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The illiterate in a multiliterate world (Episode 1)

January 12, 2010

It’s just struck me that i might be suffering from the illiteracy-in-a-multiliterate-world syndrome. Officially i’m a digital immigrant. I first went online in 1999. I’ve lived as a lurker most of my online life. It takes me a while to figure out the technicalities of a given platform. It takes me longer to reach out to community members. Let’s not forget i’m a nonnative speaker of the official language of online communities. I make embarrassing communication mistakes for lack of awareness of the pragmatics of social dialogue. And to top it all, i’m confused by all the emiticons & telegraphic language. Even when i venture to try them, i use them wrongly, not to mention embarrassing typos that strike me in the face after i’ve clicked the ‘send’ button. It’s such a merciless alienating world.


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  1. Maria Bossa permalink

    Dear Hanaa ,<br>Wow… seems that your words are true to many, including myself!!! My students keep telling me "How come that you don’t know this or the other"!!! But after having finished watching the lecture "A Portal to Media Literacy", I think we still have the control since our students can know a lot about networks, devices and so on but they still don’t know how to use it for "real education".<br>So let’s pray that we (teachers) can put all we are learning here into practise so as "TO MOVE OUR STUDENTS FROM KNOWLEDGEABLE TO KNOWLEDGE-ABLE" (Michael Wesch)<br>Best regards, Maria, Argentina 🙂

  2. Jennifer Verschoor permalink

    Dear Hanaa,<br><br>I feel so identified with your words!! We are here to learn and I am a true believer that we learn more from our mistakes. As non-native speakers we have to face more challenges. What is really imporant is that we can become better teachers because we are able to network with teachers from around the world. We need each other to help our students to be ready for the challenges of the 21st century.<br>The best way to learn is by sharing and this exactly what you are doing. A big BRAVO and keep inspiring!!

  3. Maria Bossa permalink

    Jees, Kaija… learning a new language is a great exercise for the mind, as suggested by NLP (Neurolinguistic Programming). I speak Spanish (my native), English for 30 years now, and a bit of French, plus some words and expressions in Arabbic, Portuguese and Urdu. So… it’s a great challenge!!! 🙂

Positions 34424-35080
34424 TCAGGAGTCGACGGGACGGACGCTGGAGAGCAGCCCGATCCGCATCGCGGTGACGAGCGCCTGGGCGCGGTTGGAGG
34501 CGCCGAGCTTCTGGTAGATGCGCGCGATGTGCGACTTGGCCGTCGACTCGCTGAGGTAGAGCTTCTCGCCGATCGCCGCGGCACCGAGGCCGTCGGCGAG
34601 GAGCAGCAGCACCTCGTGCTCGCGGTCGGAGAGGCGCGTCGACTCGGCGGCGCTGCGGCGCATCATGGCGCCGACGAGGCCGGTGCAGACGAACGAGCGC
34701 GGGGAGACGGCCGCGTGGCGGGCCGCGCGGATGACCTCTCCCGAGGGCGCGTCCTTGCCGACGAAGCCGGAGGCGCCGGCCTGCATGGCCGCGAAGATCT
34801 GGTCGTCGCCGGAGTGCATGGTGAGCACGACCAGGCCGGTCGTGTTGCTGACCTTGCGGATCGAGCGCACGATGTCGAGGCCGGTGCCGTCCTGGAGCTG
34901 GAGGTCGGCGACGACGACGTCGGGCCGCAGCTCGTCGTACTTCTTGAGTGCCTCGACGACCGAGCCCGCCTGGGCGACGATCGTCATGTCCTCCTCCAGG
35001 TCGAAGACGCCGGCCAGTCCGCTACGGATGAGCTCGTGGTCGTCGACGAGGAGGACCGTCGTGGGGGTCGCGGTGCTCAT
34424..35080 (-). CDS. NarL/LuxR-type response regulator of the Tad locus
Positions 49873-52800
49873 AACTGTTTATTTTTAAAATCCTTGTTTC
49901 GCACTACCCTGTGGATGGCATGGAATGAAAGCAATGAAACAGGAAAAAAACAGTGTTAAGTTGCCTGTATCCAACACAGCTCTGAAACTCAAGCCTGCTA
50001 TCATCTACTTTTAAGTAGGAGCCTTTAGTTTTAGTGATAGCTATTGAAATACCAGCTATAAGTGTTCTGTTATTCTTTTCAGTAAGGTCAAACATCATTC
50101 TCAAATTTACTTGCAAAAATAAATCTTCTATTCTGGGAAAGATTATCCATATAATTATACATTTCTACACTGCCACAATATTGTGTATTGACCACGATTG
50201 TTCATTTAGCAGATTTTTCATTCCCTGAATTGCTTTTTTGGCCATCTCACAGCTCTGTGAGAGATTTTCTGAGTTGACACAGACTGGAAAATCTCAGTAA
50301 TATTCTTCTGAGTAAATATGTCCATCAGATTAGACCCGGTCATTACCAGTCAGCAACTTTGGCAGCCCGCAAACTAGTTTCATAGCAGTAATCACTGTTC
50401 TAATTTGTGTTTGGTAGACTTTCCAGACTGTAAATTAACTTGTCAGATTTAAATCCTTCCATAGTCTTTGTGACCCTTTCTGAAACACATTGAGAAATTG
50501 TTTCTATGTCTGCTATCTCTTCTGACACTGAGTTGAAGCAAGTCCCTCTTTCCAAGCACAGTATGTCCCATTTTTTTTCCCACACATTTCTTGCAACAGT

4. Kaija Tuomainen permalink

    I feel exactly the same, it’s always a challenge to communicate in a foreign language, and I guess all teachers should start a new language every now and then just to to experience how hopeless it feels in the beginning, and everyone has to start from scratch. Students often say that they are reluctant to participate in class because the others have so much better language skills, so we are all in the same boat.<br>And this applies to elearning, digital media etc, we will never learn out.<br>The Wesch video is a good watch every time 🙂

  5. Hanaa Khamis permalink

    @Maria @Jennifer: Isn’t it right… It’s a common feeling among many people probing these territories.<br><br>@Maria. Thank you for referring to Wesch’s lecture "<a rel="nofollow" href="; target="_blank">A Portal to Media Literacy</a>" I watched a few months ago… Watching it today has made so many things fall into place. It’s an excellent opportunity for learning through introspection…

  6. Vance Stevens permalink

    Hi Hanaa, and others commenting, I think you’ll find the world of Webheads and EVO partipants, and Worldbridges, to name just three such communities, to be anything but merciless. I would just like to say welcome, ahlan wa sahlan, and we’re glad to have you with us. We all learn from one another, and the more of us there are, the more we learn! Knowledge-able is what we are striving for, and what connectivism is all about, and what we practice here.

  7. Elizabeth Anne permalink

    ahlan wa sahlan<br>You just seem to put into word the feelings of most it seems ! I don’t think that’s what is called illiterate 🙂

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